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Unread 06-13-2013, 05:27 PM   #1
interstellarowl
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Where to buy Roronoa Zoro's swords... wooden?

Trying to find replica of Roronoa Zoro's swords and the only places that sell the props that look decent, are LightINtheBox and CosplayFancy, both what look like shady websites.

I need them in wood, not in metal because of Otakon's policies.
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Unread 06-14-2013, 06:37 PM   #2
Midnight Dawn
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Are you looking for a place that will have them? Are you trying to build your own? or are you asking if someone can make it for you?
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Unread 06-15-2013, 12:11 AM   #3
interstellarowl
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I'm asking what I said lol... where is a good, reputable website to purchase the wooden replicas of them?

the only places I've found them are places that have AWFUL reviews of the website

like LightIntheBox, Cosplayfancy, 365cosplay,etc
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Unread 06-15-2013, 10:32 PM   #4
CapsuleCorp
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If google hasn't turned one up, then there probably isn't one.
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Unread 06-16-2013, 06:59 AM   #5
Captain Kaiba
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In a pinch, you could probably get one commissioned by someone who specializes in wood carving or something like that. There are several people at Craft Fairs such as Sugarloaf Craft Festival that do woodwork - maybe you could ask one of them? It might be kinda expensive, though. ^^;

Last edited by Captain Kaiba : 06-16-2013 at 07:05 AM.
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Unread 06-18-2013, 08:15 AM   #6
interstellarowl
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I asked for a commission, ho boy was it expensive, for 3 swords? 600 dollars.. little more expensive than I ould like.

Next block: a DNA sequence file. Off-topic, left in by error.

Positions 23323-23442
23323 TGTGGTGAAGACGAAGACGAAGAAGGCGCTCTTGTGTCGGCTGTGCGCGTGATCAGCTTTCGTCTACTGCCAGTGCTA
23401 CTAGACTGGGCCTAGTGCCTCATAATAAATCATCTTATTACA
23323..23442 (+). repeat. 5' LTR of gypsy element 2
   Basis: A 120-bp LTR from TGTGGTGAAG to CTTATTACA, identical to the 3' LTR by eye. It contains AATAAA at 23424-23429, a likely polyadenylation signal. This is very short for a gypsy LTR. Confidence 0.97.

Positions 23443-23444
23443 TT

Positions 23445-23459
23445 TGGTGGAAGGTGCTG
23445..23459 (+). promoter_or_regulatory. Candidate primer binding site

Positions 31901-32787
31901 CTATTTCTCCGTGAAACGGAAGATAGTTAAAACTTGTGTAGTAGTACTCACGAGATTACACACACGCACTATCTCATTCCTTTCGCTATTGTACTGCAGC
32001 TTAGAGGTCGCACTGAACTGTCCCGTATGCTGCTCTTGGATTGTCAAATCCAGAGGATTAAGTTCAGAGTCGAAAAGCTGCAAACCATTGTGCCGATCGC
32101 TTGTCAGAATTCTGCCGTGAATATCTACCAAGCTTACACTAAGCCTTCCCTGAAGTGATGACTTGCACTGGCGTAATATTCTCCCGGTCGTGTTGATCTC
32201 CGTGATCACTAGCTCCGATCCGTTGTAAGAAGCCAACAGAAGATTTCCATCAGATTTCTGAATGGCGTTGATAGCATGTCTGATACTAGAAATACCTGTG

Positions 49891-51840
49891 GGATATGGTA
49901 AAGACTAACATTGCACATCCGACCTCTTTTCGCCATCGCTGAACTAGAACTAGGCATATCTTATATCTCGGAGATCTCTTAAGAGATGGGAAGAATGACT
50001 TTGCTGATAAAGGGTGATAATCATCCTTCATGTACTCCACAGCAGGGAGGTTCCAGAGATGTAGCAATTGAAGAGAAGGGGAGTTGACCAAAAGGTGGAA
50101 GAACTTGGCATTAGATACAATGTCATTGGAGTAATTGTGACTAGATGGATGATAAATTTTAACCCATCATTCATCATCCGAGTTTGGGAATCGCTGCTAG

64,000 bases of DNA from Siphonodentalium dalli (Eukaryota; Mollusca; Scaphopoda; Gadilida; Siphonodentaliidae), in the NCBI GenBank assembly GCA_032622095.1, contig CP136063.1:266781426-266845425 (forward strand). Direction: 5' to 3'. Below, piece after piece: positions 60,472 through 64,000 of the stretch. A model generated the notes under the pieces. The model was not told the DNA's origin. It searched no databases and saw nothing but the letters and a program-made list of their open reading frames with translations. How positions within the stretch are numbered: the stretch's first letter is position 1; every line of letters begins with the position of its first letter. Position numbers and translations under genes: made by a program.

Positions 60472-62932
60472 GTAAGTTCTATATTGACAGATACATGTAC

And google has turned up.. just the websites seem shady..
like CosplayFancy.com etc..
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Unread 06-18-2013, 01:12 PM   #7
2DLogic
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Quality custom work isn't cheap. You're asking for three katanas with three sayas... Considering how I would go about constructing these from wood and mdf as a base I'd end up with probably close to 2 hours per blade by the time all the finish sanding and shaping was done. Another couple hours per to cut, shape, and fit the blades to the sayas with probably another hour each to cut, fit, and shape each hilt.

So, at ~15 hours in you have three swords roughed out and fitted to their hilt and sayas. You can figure at least another hour each to construct and blend all the little hardware elements and fittings that go on each sword. Probably another hour each of actual work time to paint, clear, and buff everything. Finishing them up by doing a quick tsukamaki wrap for the hilts would be another three hours. Just as a side note, legit tsukamaki service from experienced swordsmiths and enthusiasts can be anywhere from $50 and up with you providing the tsuka ito.

That comes in at ~24 hours in labor, which is a conservative estimate and assumes everything goes according to plan the first time, which it rarely does when building props. At as little as $10/hr you'd already be into this project for $240, most experienced prop makers are probably going to be asking closer to $15 or 20 per hour. With a rough estimate of about $100 in material costs and shipping you could very easily push $600 on a project like this.

If this is too much for you to spend that's perfectly understandable, its a lot of money, but don't think that it is an unreasonable asking price either. There are a lot of tutorials that can help you build your own if you feel like you can take on the challenge. You could also pick up some of the cheap mass produced stainless steel replicas and swap the blades with something that would be con-friendly.
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Unread 06-18-2013, 04:49 PM   #8
CapsuleCorp
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I have looked closely at the "replicas" and they're not accurate at all. So even getting a steel bladed one is pointless if it doesn't look right. I don't blame commissioners for asking basically $200/sword, because while the swords aren't that difficult, the sayas are, and the kind of work that goes into building wooden swords with sayas that fit is worth that kind of price.

The only real option to save costs is to make them yourself, which may be daunting if you've never tried before but there are lots of tutorials in the Tutorial section to give options for different methods, not only wood. Mine are wood, but it took me over a year to build them to accurate specs. Plastic and cardboard are also good methods. I'm not a prop builder generally but I managed, with hand tools no less (no power tools), so don't let lack of experience stop you.
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